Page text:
Monday, October 31, 2011

New Resource for Online Study of Theology and Ethics: Global Digital Library on Theology and Ecumenism

The posting I've just uploaded about Alice Walker emphasizes (without explicitly talking about this) a theme foundational to my own theological thinking, which is among the reasons I started and continue with this blog: this is that academic theologians ignore the profound theological reflection going on in the world around them among non-academically trained theologians at our peril.  Much of the most significant theological reflection taking place in the world today takes place outside the walls of the academy.  

Much of the theological analysis that occurs in the academic context is flawed, beside the point, and downright deceptive, to the extent that it refuses to engage the real-life context from which ideas arise and to which they point back, once they move beyond the confines of the classroom.  As I noted recently, some centrist Catholic intellectual leaders in the U.S. continue, even now!, to ask if there is really proof that Pope John Paul II was apprised of the criminal activities of his friend Marcial Maciel--in the face of overwhelming proof that John Paul did, indeed, know the score about his friend, and refused to discipline him.

And as my posting noting this baffling ongoing discussion about what John Paul knew re: Maciel argues, the entire superstructure of Catholic "truth" that these centrist defenders seek to build with their positions of academic, social, and media influence is shaky, when it is built on a foundation that comprises untruth about a matter as basic and important to many real-life human beings as this.  When it refuses to deal with such an obvious, well-documented truth, and with the shattering real-life implications for many fellow Catholics and those outside the Catholic church of the discovery that John Paul knew of Maciel's criminal activities and refused to move against or punish his friend Maciel, who had surrounded himself with exceedingly wealthy backers.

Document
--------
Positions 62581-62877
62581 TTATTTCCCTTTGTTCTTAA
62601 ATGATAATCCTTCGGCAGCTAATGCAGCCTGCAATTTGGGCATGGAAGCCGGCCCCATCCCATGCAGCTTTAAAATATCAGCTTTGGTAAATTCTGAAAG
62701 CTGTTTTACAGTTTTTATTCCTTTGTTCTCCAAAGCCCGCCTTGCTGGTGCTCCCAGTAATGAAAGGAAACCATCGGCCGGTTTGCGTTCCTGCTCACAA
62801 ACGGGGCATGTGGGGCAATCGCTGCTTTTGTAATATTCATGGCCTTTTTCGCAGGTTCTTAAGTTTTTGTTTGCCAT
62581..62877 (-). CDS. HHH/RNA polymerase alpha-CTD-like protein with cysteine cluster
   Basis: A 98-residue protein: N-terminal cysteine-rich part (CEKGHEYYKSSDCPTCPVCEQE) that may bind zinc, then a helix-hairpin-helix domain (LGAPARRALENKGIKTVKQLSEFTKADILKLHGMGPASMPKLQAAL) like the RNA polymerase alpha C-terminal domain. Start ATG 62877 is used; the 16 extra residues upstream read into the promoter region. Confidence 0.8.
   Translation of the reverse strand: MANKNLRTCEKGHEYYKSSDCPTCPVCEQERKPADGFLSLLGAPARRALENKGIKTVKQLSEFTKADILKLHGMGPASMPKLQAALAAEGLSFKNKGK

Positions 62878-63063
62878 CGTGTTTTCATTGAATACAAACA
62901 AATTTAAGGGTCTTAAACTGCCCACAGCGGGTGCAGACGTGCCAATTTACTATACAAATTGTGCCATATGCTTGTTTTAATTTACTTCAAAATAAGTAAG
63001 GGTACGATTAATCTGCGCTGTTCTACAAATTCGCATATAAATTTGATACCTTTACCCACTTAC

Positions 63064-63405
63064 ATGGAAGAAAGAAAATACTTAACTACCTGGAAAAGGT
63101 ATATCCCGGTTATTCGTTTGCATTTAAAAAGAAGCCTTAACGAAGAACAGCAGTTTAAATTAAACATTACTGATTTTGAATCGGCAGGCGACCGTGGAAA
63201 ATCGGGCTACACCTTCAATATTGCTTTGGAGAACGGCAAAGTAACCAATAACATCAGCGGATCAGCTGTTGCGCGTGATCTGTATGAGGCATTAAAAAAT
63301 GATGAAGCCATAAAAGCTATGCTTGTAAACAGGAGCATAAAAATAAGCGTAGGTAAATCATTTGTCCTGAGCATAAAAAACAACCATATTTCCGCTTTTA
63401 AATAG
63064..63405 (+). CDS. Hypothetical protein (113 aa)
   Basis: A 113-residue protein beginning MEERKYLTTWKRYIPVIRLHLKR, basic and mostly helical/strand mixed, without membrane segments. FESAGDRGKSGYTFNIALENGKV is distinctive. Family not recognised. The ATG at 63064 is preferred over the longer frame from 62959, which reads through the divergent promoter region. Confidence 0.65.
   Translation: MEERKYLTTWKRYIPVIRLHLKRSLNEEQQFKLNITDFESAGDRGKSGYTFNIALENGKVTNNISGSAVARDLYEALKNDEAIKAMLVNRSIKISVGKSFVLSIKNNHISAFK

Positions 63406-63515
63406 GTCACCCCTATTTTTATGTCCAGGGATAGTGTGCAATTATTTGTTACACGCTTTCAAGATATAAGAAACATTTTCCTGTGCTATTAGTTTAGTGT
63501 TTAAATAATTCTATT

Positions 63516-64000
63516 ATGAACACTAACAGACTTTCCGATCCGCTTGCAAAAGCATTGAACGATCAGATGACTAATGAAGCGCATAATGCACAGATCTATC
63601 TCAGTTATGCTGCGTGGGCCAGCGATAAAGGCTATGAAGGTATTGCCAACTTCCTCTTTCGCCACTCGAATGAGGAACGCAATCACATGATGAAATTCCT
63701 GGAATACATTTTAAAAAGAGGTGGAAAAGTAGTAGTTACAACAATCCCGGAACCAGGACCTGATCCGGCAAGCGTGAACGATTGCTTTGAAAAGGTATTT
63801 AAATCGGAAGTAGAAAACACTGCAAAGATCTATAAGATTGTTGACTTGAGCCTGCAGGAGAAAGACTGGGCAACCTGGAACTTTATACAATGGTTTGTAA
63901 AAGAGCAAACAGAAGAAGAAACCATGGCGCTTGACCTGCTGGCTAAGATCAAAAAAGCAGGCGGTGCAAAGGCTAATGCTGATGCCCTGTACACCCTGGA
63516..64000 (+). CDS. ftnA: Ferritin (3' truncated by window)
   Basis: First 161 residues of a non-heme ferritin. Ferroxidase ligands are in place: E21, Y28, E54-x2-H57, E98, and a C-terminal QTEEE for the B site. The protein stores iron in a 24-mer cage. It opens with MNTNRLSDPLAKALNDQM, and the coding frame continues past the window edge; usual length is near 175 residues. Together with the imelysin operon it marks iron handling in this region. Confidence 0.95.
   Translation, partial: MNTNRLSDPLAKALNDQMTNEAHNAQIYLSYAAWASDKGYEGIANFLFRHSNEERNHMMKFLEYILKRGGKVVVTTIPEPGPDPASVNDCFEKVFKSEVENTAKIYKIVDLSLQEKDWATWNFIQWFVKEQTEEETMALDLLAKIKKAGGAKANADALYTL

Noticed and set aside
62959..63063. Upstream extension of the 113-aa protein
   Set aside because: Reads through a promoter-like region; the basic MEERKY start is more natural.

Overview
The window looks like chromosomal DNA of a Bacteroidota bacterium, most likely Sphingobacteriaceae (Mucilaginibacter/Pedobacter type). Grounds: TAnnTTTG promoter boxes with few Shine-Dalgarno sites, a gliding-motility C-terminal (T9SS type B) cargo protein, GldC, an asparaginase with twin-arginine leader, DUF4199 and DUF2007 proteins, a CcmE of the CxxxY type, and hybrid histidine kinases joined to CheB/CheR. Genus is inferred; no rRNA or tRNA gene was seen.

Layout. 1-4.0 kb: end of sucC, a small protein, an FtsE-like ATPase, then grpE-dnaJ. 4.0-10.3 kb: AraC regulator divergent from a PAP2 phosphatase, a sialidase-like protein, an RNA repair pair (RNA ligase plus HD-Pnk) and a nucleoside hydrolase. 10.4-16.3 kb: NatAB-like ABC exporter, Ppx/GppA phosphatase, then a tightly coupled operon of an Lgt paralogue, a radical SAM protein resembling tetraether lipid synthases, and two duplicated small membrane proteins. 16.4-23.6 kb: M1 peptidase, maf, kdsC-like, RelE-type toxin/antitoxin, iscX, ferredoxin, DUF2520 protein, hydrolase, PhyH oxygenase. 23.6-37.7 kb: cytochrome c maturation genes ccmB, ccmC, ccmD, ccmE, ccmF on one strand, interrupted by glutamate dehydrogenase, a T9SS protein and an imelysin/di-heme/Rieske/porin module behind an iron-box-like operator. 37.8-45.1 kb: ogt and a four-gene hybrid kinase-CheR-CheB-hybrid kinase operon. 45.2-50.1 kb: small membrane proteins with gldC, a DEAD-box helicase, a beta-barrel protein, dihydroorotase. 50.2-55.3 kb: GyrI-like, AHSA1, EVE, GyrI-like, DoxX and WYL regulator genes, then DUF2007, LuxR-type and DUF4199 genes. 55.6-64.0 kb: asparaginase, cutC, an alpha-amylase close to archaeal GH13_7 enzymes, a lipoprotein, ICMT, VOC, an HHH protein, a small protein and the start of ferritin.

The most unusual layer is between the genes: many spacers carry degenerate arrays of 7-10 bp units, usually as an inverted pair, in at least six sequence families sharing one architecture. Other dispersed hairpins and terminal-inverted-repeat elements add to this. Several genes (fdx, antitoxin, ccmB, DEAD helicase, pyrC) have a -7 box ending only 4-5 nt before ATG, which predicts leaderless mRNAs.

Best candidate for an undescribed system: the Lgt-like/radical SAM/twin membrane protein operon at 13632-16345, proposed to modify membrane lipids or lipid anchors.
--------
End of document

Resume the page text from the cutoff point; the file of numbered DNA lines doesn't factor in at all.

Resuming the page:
These remarks are a preface to something I'd like to note now.  I want to bring to readers'  attention an important new resource for theological education (and collaboration) at both academic and popular levels.  This resource has apparently been up and running for some time now, though I've discovered it only recently, through a posting at the Ekklesia website from late September.

As this posting notes, the World Council of Churches and have recently launched a very important new site full of theological sources for anyone interested in pursuing theological issues and current reflection about them.  The site is called the Global Digital Library on Theology and Ecumenism, and is replete with valuable theological resources, including books, articles, theological and church documents, etc.

It's also an interactive site that allows you to register (at no cost) and then, if you wish, to enter various networks discussing specific theological and ethical issues.  The site permits registered members to upload their own theological work, as well.  All of these resources are provided gratis.

Needless to say, I'm encouraged by developments such as this, which promise to extend the process of theological reflection beyond the walls of academies, and to begin giving a theological voice to "ordinary" people who have often been barred from the circles of academic theology, but whose theological reflection is vitally important to what is happening in the world of theology today.  I invite readers interested in this site to take advantage of its many resources.

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